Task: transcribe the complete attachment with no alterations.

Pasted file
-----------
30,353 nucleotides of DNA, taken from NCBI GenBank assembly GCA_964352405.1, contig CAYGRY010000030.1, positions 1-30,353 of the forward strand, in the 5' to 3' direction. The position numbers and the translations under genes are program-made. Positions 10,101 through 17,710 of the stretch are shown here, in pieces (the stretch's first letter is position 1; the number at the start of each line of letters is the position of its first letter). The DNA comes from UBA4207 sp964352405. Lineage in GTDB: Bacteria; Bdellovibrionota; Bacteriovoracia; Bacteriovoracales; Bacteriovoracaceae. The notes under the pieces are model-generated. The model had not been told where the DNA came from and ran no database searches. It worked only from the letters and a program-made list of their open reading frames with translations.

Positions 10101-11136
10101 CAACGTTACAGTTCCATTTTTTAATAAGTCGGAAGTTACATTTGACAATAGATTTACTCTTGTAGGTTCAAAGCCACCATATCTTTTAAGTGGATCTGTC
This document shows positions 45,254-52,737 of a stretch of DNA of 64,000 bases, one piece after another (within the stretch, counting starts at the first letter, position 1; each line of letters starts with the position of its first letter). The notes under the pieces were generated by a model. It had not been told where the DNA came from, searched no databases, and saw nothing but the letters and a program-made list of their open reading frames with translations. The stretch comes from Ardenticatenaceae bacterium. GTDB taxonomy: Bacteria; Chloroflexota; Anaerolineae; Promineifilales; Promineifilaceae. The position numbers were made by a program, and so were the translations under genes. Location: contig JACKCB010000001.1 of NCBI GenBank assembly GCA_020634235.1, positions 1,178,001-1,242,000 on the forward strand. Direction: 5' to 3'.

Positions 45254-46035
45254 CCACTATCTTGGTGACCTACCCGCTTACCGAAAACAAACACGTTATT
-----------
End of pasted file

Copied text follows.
30,353 nucleotides of DNA, taken from NCBI GenBank assembly GCA_964352405.1, contig CAYGRY010000030.1, positions 1-30,353 of the forward strand, in the 5' to 3' direction. The position numbers and the translations under genes are program-made. Positions 10,101 through 17,710 of the stretch are shown here, in pieces (the stretch's first letter is position 1; the number at the start of each line of letters is the position of its first letter). The DNA comes from UBA4207 sp964352405. Lineage in GTDB: Bacteria; Bdellovibrionota; Bacteriovoracia; Bacteriovoracales; Bacteriovoracaceae. The notes under the pieces are model-generated. The model had not been told where the DNA came from and ran no database searches. It worked only from the letters and a program-made list of their open reading frames with translations.

Positions 10101-11136
10101 CAACGTTACAGTTCCATTTTTTAATAAGTCGGAAGTTACATTTGACAATAGATTTACTCTTGTAGGTTCAAAGCCACCATATCTTTTAAGTGGATCTGTC
This document shows positions 45,254-52,737 of a stretch of DNA of 64,000 bases, one piece after another (within the stretch, counting starts at the first letter, position 1; each line of letters starts with the position of its first letter). The notes under the pieces were generated by a model. It had not been told where the DNA came from, searched no databases, and saw nothing but the letters and a program-made list of their open reading frames with translations. The stretch comes from Ardenticatenaceae bacterium. GTDB taxonomy: Bacteria; Chloroflexota; Anaerolineae; Promineifilales; Promineifilaceae. The position numbers were made by a program, and so were the translations under genes. Location: contig JACKCB010000001.1 of NCBI GenBank assembly GCA_020634235.1, positions 1,178,001-1,242,000 on the forward strand. Direction: 5' to 3'.

Positions 45254-46035
45254 CCACTATCTTGGTGACCTACCCGCTTACCGAAAACAAACACGTTATT